Google AI Proposes TransformerFAM: A Novel Transformer Architecture that Leverages a Feedback Loop to Enable the Neural Network to Attend to Its Latent Representations

Transformers have revolutionized deep learning, yet their quadratic attention complexity limits their ability to process infinitely long inputs. Despite their effectiveness, they suffer from drawbacks such as forgetting information beyond the attention window and needing help with long-context processing. Attempts to address this include sliding window attention and sparse or linear approximations, but they often must catch up at large scales. Drawing inspiration from neuroscience, particularly the link between attention and working memory, there’s a proposed solution: incorporating attention to its latent representations via a feedback loop within the Transformer blocks, potentially leading to the emergence of working memory in Transformers.

Google LLC researchers have developed TransformerFAM, a unique Transformer architecture employing a feedback loop to enable self-attention to the network’s latent representations, facilitating the emergence of working memory. This innovation improves Transformer performance on long-context tasks across various model sizes (1B, 8B, and 24B) without adding weights, seamlessly integrating with pre-trained models. TransformerFAM maintains past information indefinitely, promisingly handling infinitely long input sequences for LLMs. Without introducing new weights, TransformerFAM allows the reuse of pre-trained checkpoints. Fine-tuning TransformerFAM with LoRA for 50k steps significantly enhances performance across 1B, 8B, and 24B Flan-PaLM LLMs.

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Prior attempts to incorporate feedback mechanisms in Transformers mainly focused on passing output activations from top layers to lower or intermediate ones, neglecting potential representational gaps. While some research compressed information blockwise, none ensured infinite propagation—recurrent cross-attention between blocks and feedback from upper layers integrated past information to subsequent blocks. To overcome quadratic complexity in Transformer context length approaches like sparse attention and linear approximations were explored. Alternatives to attention-based Transformers include MLP-mixer and State Space Models. TransformerFAM draws inspiration from Global Workspace Theory, aiming for a unified attention mechanism for processing various data types.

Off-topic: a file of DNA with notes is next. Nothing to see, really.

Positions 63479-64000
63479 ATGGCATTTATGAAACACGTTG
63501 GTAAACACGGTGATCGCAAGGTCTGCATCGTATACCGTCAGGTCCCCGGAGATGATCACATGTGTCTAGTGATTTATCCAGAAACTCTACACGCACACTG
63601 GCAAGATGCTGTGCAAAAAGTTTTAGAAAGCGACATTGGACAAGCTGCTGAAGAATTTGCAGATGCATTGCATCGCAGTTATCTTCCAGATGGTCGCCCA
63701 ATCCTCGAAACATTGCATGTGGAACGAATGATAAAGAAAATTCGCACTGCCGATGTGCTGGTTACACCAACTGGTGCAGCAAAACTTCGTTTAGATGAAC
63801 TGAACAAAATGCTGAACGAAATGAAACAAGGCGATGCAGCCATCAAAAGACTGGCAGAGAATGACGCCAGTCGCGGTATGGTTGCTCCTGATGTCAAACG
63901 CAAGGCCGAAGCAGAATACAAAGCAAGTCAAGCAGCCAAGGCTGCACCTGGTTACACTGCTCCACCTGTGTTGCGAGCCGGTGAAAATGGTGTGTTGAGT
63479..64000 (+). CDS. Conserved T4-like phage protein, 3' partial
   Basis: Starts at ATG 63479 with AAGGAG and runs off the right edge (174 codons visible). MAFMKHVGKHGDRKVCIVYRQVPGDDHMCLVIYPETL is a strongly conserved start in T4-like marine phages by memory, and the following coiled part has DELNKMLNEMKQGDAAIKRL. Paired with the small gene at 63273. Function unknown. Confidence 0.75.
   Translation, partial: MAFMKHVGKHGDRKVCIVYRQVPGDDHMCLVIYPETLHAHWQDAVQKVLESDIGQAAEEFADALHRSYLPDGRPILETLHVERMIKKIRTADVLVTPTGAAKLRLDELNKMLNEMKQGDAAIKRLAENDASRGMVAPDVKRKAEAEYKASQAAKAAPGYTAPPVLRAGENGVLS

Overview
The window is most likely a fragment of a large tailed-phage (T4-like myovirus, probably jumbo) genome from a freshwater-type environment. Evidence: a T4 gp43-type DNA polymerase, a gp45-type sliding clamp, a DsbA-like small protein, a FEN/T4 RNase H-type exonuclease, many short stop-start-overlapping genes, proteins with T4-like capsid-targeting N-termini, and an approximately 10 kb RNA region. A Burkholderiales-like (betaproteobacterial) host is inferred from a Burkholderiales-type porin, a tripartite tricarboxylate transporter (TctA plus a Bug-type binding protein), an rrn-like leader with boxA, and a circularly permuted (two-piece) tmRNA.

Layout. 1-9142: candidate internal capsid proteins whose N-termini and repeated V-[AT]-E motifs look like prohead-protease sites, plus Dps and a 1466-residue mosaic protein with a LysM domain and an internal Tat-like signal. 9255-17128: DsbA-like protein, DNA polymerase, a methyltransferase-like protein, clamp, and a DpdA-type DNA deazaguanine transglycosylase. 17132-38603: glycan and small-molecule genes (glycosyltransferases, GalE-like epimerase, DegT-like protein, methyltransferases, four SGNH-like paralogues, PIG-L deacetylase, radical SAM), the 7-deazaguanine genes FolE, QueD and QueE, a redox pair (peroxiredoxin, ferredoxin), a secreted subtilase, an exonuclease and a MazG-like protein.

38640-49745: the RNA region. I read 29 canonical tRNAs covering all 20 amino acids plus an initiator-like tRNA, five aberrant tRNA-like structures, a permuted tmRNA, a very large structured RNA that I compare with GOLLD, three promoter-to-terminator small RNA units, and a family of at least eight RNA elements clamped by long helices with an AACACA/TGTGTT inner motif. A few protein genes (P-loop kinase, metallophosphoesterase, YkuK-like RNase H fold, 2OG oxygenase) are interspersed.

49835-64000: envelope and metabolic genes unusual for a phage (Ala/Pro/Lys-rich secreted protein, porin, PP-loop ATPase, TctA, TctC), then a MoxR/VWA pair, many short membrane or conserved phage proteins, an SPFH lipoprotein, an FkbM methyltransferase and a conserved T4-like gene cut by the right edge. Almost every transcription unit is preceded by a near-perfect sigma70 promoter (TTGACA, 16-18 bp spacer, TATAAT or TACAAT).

Two primary approaches are commonly employed in handling long-context inputs: increasing computational resources or implementing Sliding Window Attention (SWA). SWA, introduced by Big Bird, partitions the input into blocks, caching information block by block, a strategy termed Block Sliding Window Attention (BSWA). Unlike standard SWA, BSWA attends to all information within the ring buffer without masking out past keys and values. It employs two hyperparameters, block size, and memory segment, to control the size and scope of attended information. While BSWA offers linear complexity compared to the quadratic complexity of standard Transformers, it possesses a limited receptive field. This limitation necessitates further innovation to address long-context dependencies effectively.

FAM is developed in response to this challenge, building upon BSWA’s blockwise structure. FAM integrates feedback activations into each block, dubbed virtual activations, enabling the dynamic propagation of global contextual information across blocks. This architecture fulfills key requirements such as integrated attention, block-wise updates, information compression, and global contextual storage. Incorporating FAM enriches representations and facilitates the propagation of comprehensive contextual information, surpassing the limitations of BSWA. Despite the initial concern of potential inefficiency due to the feedback mechanism, the vectorized map-based self-attention in blocks ensures efficient training and minimal impact on memory consumption and training speed, maintaining parity with TransformerBSWA.

In the movie “Memento,” the protagonist’s struggle with anterograde amnesia parallels the current limitations of LLMs. While LLMs possess vast long-term memory capabilities, their short-term memory is restricted by attention windows. TransformerFAM offers a solution to addressing anterograde amnesia in LLMs, leveraging attention-based working memory inspired by neuroscience. The study hints at a path toward resolving the memory challenge in deep learning, a crucial precursor to tackling broader issues like reasoning. 

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Sana Hassan, a consulting intern at Marktechpost and dual-degree student at IIT Madras, is passionate about applying technology and AI to address real-world challenges. With a keen interest in solving practical problems, he brings a fresh perspective to the intersection of AI and real-life solutions.

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